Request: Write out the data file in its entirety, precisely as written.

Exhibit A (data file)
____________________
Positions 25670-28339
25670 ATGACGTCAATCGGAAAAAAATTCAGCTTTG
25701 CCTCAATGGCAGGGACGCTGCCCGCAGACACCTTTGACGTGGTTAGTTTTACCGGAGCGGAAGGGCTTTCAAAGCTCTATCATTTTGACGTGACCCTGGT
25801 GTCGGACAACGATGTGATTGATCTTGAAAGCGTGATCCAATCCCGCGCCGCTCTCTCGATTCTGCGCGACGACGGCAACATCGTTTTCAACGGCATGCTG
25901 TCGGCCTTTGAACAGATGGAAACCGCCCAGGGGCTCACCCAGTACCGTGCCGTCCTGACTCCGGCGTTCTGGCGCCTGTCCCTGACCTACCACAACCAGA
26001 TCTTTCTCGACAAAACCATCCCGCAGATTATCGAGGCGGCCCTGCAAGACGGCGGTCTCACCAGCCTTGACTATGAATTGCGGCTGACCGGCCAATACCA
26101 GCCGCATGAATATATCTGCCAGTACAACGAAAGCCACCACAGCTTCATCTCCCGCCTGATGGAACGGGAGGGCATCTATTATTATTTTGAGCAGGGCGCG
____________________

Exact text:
Positions 25670-28339
25670 ATGACGTCAATCGGAAAAAAATTCAGCTTTG
25701 CCTCAATGGCAGGGACGCTGCCCGCAGACACCTTTGACGTGGTTAGTTTTACCGGAGCGGAAGGGCTTTCAAAGCTCTATCATTTTGACGTGACCCTGGT
25801 GTCGGACAACGATGTGATTGATCTTGAAAGCGTGATCCAATCCCGCGCCGCTCTCTCGATTCTGCGCGACGACGGCAACATCGTTTTCAACGGCATGCTG
25901 TCGGCCTTTGAACAGATGGAAACCGCCCAGGGGCTCACCCAGTACCGTGCCGTCCTGACTCCGGCGTTCTGGCGCCTGTCCCTGACCTACCACAACCAGA
26001 TCTTTCTCGACAAAACCATCCCGCAGATTATCGAGGCGGCCCTGCAAGACGGCGGTCTCACCAGCCTTGACTATGAATTGCGGCTGACCGGCCAATACCA
26101 GCCGCATGAATATATCTGCCAGTACAACGAAAGCCACCACAGCTTCATCTCCCGCCTGATGGAACGGGAGGGCATCTATTATTATTTTGAGCAGGGCGCG